Passes, which are not currently honored by concessioners for free use
at SARF day use sites, represent 21.5 percent of Interagency Passes
issued by the Forest Service. Volunteer Passes, which are also not
currently honored by concessioners for free use at SARF day use sites,
constitute an insignificant percentage of Interagency Passes issued by
the Forest Service.

f. Offering Different Discounts on Camping Fees for the Two Sets of
Senior and Disability Passes

It is impracticable for the Forest Service to offer different
discounts on camping fees, one for holders of Golden Age and Golden
Access Passports and another for holders of Senior and Access Passes.
Most highly developed Forest Service campgrounds are managed by
concessioners, and campsites at these campgrounds are included in the
NRRS. It is not feasible under the current technological configuration
and contract for the NRRS to distinguish between Golden Age and Golden
Access Passports and Senior and Access Passes in providing camping fee
discounts for concession sites in the NRRS. Provision of the discount
to eligible customers for Forest Service sites in the NRRS is driven by
provision of the holder's pass number, not the type of pass. There is
no way to differentiate between the numbers for Golden Age and Golden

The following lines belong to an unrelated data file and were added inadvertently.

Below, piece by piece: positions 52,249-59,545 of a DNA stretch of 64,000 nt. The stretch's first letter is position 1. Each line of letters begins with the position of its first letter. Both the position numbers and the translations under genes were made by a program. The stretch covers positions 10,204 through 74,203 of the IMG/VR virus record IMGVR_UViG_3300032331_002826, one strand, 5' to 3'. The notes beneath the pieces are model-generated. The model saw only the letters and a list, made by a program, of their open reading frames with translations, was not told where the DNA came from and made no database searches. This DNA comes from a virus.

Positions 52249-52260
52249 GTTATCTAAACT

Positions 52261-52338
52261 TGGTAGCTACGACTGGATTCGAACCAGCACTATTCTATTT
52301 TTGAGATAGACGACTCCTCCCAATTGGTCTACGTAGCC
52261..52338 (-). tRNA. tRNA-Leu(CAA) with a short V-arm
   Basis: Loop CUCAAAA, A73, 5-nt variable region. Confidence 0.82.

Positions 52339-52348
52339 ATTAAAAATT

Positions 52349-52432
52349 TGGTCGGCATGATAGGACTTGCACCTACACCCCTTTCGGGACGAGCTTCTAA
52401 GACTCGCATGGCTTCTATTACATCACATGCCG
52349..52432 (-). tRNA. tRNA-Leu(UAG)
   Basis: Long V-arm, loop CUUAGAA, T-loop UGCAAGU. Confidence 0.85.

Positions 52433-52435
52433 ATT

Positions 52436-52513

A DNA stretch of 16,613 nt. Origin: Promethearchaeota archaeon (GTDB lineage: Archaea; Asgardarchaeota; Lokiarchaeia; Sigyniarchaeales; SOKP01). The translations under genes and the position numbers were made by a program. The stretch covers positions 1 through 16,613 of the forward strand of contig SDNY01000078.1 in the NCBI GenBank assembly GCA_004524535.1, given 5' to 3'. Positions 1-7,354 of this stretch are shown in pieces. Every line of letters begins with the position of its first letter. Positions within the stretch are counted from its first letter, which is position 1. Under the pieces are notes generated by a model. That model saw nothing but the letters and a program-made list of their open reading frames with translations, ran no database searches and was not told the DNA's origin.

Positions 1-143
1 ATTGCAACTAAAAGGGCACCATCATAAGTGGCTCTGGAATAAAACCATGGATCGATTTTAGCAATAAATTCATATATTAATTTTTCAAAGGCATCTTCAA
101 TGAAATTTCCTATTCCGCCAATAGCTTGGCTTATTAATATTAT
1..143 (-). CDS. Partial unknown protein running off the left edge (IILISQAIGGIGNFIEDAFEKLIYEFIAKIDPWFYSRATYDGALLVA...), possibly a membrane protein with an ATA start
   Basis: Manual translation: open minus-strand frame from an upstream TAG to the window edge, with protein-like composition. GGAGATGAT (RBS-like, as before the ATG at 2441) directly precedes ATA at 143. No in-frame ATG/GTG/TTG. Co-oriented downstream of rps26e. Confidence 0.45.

Access Passports and the numbers for Senior and Access Passes in the
NRRS because they have the same number of digits. Moreover, there is no
national database of pass numbers for either type of pass. Thus, there
is no means to verify which discount holders of the two types of passes
should receive through the NRRS.
The Agency does not want to discourage use of the NRRS because it
is known in the market as the primary portal for campground
reservations on Federal lands and it reduces the need to handle cash in
remote locations, thereby enhancing public safety and accountability.
The Forest Service also does not want to treat reservation and walk-in
customers differently with regard to how these two sets of passes are
honored at concessions.
Differentiation between the two sets of passes would create an
excessive workload for the NRRS because of the need to ensure at all
reservation levels (that is, at the call center, over the internet, and
for field sales) that the correct discount is being provided.
Differentiation would add complexity to field operations by requiring
verification of eligibility and would increase the risk of failure for
the NRRS contractor in meeting the Government's performance standards
by imposing a requirement that is difficult to verify.
Different discounts for the two sets of passes would create
inequity among members of two classes of citizens, seniors and the
disabled. Under the NRRS, customers are not classified. All customers